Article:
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UCP promise U of A, U of C $18M for research, but there’s a catch

$12 million in research funding sounds like a good thing, but context is always important.

Last week, the Alberta government announced that it was providing $18.2 million to the University of Alberta and the University of Calgary in research funding.

According to the first announcement, the U of A will receive $6.3 million in funding for 2 initiatives:

  • $4.5 million for AI research into automated transportation, medical robots and manufacturing
  • $1.8 million for research into laser usage as treatments for skin diseases and cancer, as well as remote sensing solutions for bitumen mining

As for the second announcement, the U of C will receive nearly $12 million in funding for 3 initiatives:

  • $3 million for research in quantum technologies
  • $3.9 million for research in antimicrobial resistance
  • $4.9 million for space research, including the SMILE-UVI satellite project

The funding for both institutions will come through the provincial government’s Major Innovation Fund and its Research Capacity Programme.

And to be clear, receiving $18.2 million in research funding is a positive thing.

However, there’s some context missing from these announcements.

As part of the 2020–2021 provincial budget announced this past February, the government indicated an 10.9% reduction to the U of A from the 2020–2021 budget (8.9% cut to Campus Alberta grant and another 2% from the elimination of targeted enrolment expansion).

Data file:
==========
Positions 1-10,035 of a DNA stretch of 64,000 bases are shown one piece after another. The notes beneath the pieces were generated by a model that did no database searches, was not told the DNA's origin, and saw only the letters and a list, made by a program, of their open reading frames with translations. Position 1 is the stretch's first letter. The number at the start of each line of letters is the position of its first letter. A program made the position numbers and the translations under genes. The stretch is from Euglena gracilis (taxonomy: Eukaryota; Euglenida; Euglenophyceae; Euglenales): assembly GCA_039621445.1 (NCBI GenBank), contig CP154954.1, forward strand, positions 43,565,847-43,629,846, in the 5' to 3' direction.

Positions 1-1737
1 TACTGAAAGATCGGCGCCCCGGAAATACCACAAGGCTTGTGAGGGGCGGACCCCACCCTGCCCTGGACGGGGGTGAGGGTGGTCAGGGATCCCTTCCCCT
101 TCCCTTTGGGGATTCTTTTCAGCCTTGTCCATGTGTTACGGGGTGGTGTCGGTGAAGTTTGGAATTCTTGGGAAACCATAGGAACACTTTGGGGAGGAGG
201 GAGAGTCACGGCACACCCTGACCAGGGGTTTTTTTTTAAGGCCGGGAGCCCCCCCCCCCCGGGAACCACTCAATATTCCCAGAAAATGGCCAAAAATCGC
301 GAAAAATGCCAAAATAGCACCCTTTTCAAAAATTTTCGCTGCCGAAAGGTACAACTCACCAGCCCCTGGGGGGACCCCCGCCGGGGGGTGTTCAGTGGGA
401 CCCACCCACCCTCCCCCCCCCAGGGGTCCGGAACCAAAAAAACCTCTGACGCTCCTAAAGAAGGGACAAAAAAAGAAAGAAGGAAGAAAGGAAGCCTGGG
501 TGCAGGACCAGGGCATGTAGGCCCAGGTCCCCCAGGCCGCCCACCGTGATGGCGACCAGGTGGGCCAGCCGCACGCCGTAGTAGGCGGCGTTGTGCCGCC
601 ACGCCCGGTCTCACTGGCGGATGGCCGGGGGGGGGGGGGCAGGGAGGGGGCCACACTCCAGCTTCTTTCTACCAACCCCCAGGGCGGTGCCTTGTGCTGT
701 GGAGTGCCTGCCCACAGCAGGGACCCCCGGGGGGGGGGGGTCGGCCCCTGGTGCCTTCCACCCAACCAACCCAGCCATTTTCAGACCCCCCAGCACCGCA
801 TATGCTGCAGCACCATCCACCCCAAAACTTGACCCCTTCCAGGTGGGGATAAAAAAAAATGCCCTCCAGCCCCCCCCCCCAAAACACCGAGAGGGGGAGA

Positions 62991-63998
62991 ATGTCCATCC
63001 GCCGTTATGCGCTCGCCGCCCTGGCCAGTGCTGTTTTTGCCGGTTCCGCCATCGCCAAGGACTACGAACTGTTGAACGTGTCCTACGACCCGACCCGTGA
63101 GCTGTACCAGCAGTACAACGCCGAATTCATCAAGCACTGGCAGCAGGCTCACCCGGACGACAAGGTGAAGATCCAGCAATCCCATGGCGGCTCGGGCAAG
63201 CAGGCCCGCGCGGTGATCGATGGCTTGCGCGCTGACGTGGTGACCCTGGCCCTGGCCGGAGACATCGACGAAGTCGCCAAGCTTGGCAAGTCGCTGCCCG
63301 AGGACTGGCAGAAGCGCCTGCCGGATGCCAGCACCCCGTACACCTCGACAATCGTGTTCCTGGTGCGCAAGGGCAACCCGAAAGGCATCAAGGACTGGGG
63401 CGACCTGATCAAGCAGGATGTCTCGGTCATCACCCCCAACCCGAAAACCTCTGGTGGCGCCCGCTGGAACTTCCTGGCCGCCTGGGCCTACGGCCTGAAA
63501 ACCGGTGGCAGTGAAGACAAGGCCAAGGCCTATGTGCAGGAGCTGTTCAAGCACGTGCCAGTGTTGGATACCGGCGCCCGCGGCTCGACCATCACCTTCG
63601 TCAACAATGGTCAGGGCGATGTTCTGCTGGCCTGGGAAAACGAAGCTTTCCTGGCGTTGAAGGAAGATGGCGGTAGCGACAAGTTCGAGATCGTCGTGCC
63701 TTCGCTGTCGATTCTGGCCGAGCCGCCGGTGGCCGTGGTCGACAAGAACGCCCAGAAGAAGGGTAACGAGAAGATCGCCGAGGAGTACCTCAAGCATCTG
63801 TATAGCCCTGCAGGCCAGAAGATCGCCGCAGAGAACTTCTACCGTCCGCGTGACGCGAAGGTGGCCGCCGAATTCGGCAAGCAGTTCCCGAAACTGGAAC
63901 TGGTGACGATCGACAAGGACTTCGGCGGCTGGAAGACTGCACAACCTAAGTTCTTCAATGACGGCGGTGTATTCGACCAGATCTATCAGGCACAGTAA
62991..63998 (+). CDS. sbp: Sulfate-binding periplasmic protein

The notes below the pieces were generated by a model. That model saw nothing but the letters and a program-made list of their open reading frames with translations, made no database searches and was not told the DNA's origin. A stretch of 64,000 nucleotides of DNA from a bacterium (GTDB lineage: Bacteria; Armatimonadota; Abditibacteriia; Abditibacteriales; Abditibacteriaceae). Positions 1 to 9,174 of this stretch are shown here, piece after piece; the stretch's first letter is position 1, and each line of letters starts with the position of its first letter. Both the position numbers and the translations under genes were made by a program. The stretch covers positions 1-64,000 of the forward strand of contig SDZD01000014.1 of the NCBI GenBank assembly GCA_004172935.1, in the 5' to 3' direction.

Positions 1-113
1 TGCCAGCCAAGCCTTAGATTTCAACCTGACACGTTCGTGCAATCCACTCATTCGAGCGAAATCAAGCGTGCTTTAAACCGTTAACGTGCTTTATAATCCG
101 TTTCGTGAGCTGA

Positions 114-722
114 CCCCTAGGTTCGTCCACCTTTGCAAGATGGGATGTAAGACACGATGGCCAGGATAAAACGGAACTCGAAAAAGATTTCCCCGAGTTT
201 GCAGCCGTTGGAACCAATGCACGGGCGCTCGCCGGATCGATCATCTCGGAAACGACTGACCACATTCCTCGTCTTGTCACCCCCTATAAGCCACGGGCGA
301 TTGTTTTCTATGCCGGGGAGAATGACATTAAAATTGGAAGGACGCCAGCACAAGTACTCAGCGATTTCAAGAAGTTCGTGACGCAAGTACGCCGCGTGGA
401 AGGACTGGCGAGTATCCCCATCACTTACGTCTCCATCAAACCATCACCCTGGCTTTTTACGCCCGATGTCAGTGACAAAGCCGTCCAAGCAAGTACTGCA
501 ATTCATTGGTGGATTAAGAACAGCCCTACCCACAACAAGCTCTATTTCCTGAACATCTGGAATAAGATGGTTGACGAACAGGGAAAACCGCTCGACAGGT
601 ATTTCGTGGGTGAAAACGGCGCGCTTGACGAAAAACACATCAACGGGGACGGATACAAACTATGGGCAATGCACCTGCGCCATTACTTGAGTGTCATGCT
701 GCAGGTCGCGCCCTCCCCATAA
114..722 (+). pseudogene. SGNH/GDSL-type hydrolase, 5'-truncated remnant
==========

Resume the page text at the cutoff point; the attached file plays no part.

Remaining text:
That’s on top of a 6.9% cut in the budget released a year ago.

When you add that all up, that’s $110.3 million the U of A is losing in operational funding over 2 years.

In last year’s budget, the UCP also cut infrastructure funding for the U of A by $35 million. They reinstated that money this year, but if you average $0 and $35 million, that’s still a $17.5 million cut in infrastructure funding.

Put it all together, and the University of Alberta has lost $127.8 million over the last year.

Similarly, the government indicated a 6% reduction to the U of C in the 2020–2021 budget.

The U of C estimates this could work out to a $26.7 million cut to the their portion of the Campus Alberta Grant. When you add that to the $32.9 million cut to the CAG last year, that represents $59.6 million the U of C is losing in operational funding.

In last year’s budget, the UCP also cut infrastructure funding for the U of C by $22.5 million. They reinstated that money this year, but if you average $0 and $22.5 million, that’s still a $11.25 million cut in infrastructure funding.

As well, the U of C has lost $75,000 in mental health funding from the provincial government over last year’s budget.

And when you add that all up, that’s roughly $71 million total in funding that the provincial government cut in funding over the last two years for the University of Calgary.

That’s nearly $200 million in underfunding between the two institutions.

So while it’s great that researchers are going to receive nearly $18 million, these universities will still be vastly underfunded.

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By Kim Siever

Kim Siever is an independent journalist based in Lethbridge, Alberta. He writes daily news stories, focusing on municipal, provincial, and federal politics, specializing in investigative journalism and critical analysis from a leftist political lens. He also writes regular editorials on general politics and social issues.

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